Several types of modules can be used for inserting the coral with substrate. For a reef however, it is important that a wide variety of modules (with different sizes and shapes of holes and crevices) are used to ensure that all types of marine life find their own spot in it, whether depending on refuge and shelter from predators and current as places lay their eggs. The greater the variety of size, density, and orientation of the crevices the better. they will shelter a wider variety of creatures. Crevices can be created in a number of ways, usually by leaving holes in fabricated modules or attaching materials such as broken pipes to the modules to create holes. Whole or broken pantiles, bottles, cooking pots, buckets, flower pots, and bricks are just some of the many items that can be "glued" onto modules to create interesting crevices. It is also important to attach natural or synthetic fibres to the reef modules. They make a very attractive substrate for the smallest of creatures, and are ideal places for certain fish to lay their eggs.

Module types[edit | edit source]

Modules usable with coral plug adaptors[edit | edit source]

The following modules/artificial types are methods we are familiar with, and are confident will meet the requirements for using the methods present in this manual, provided coral adapter plug receptors are present. There may be other designs we have not reviewed and we will be happy to review any design you might be interested in using to determine if, in our opinion, it is suitable for your particular project.

Naturally, we have the most experience with projects using Reef Balls as the module, but it is possible to use other designs provided they are stable (will not move during storms), and can be fitted with coral adapter plugs (if your project involves coral transplant), designed without iron rebar, and made from materials that will last long enough to accomplish your project goals.This means with materials that will not contaminate the area if they are disturbed or break down: synthetic materials and plastics release chemicals under the combined action of UV light of the sun and salt water; for example tyres should not be used. Wood is also best not used as wood as it can be quite harmful to reefs. The main danger is that wood moves around in storms and can it can do damage natural reefs, and there are many other issues such as the nitrates and ammonia given off by wood as it decays. Best are stones, cleaned and unpainted iron, ...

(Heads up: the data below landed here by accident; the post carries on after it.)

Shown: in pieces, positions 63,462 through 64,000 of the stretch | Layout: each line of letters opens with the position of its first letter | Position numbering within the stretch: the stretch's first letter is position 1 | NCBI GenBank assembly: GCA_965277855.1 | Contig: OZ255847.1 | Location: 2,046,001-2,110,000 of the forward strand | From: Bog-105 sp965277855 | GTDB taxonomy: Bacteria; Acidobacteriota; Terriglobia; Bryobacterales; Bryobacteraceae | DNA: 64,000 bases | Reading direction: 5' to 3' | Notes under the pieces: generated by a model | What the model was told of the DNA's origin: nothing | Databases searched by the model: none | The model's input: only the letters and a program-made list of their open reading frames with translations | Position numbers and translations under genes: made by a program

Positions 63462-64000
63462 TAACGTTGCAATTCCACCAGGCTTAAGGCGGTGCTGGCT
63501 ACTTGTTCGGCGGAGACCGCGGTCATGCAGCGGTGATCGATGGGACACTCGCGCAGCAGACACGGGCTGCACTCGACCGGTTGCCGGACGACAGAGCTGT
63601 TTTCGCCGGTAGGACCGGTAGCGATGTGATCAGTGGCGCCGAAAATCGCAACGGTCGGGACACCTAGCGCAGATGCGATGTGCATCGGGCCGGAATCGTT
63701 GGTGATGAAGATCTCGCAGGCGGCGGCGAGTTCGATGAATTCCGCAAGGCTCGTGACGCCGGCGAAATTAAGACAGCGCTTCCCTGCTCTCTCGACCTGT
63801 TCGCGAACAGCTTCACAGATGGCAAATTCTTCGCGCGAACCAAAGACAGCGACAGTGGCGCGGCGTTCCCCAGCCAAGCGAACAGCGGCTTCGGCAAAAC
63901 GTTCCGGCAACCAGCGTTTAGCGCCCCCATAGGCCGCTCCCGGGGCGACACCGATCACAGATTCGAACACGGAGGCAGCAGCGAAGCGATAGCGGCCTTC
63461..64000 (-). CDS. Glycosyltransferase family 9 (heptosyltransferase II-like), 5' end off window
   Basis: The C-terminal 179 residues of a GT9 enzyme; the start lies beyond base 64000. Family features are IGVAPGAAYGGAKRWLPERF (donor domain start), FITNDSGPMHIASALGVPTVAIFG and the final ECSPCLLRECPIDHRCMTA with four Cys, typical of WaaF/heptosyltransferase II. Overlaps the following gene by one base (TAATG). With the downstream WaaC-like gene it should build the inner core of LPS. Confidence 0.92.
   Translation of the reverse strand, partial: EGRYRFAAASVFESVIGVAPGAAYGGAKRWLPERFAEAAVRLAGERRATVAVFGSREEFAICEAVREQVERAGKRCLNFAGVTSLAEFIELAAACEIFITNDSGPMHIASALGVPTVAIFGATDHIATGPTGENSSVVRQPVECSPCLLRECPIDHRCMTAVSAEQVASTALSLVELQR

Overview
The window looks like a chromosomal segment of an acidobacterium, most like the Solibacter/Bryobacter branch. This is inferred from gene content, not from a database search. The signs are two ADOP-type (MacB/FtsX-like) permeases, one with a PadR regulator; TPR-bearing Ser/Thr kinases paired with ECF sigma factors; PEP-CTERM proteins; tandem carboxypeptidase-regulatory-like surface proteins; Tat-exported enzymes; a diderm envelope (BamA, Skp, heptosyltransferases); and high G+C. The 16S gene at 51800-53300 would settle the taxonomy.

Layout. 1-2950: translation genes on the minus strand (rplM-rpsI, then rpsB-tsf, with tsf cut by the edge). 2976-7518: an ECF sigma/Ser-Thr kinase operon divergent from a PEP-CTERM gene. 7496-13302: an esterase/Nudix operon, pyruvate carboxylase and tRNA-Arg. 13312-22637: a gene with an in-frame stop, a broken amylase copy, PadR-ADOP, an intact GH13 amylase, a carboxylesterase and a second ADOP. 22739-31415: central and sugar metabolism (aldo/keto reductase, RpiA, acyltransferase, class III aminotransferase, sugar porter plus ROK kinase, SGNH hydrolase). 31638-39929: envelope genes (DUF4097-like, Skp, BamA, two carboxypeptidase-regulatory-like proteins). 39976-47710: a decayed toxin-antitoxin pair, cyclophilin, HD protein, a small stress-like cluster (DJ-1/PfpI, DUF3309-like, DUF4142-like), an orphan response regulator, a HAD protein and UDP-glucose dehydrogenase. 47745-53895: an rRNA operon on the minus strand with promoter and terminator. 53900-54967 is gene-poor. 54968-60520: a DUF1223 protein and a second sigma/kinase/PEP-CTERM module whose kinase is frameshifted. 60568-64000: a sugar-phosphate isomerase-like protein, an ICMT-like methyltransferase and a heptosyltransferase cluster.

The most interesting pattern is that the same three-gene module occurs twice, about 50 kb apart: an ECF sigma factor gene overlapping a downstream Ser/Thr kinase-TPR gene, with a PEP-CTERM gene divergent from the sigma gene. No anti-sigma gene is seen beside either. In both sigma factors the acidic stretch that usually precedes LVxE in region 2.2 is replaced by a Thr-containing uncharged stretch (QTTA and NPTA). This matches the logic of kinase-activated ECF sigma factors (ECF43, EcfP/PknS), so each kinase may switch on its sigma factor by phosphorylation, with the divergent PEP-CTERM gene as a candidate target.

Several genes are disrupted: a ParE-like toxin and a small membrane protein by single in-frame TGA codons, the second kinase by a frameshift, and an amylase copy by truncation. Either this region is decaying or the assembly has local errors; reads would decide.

Some example customizations to standard Reef Balls modules that can offer tailoring to create added complexity or protective void space for juvenile fish, a common secondary goal of rehabilitation projects.
Photos of different styles of Reef Ball artificial reef modules. Reef Balls are available in a wide range of sizes (from less than 20kg to over 2000kg (40-4400 lbs.)) and styles, and can be adapted for almost any artificial reef project. The 3-D model of a Bay Ball at left can be downloaded and viewed using Google Sketch-up™
Divers assist in the deployment of a DERM artificial reef module)
Piles of natural limestone boulders can be used to create an artificial reef.
Solid concrete tetrahedral blocks used as an artificial reef.
Do-it-yourself tetrahedral constructions, X-blocks, and pipes
Reef forms
Divers conducting video monitoring of coral colonies growing on Biorock type artificial reef modules.
Diver positioning an Eco-ReefsTM artificial reef module
Concrete modules designed primarily for ‘fish only’ projects: "Artificial Reefs 1 Fish HavenTM modules"
Concrete modules designed primarily for ‘fish only’ projects: "Hand made ‘Fish Houses’"
Pyramid type artificial reef modules made from steel and tyres
Pyramid type modules of other materials, made DIY
A sunbather reads on a beach littered with tires which broke free from an artificial reef project and washed ashore.
Divers inspect a tire based artificial reef held together with chains.
  1. Reef Balls (several sizes, and styles)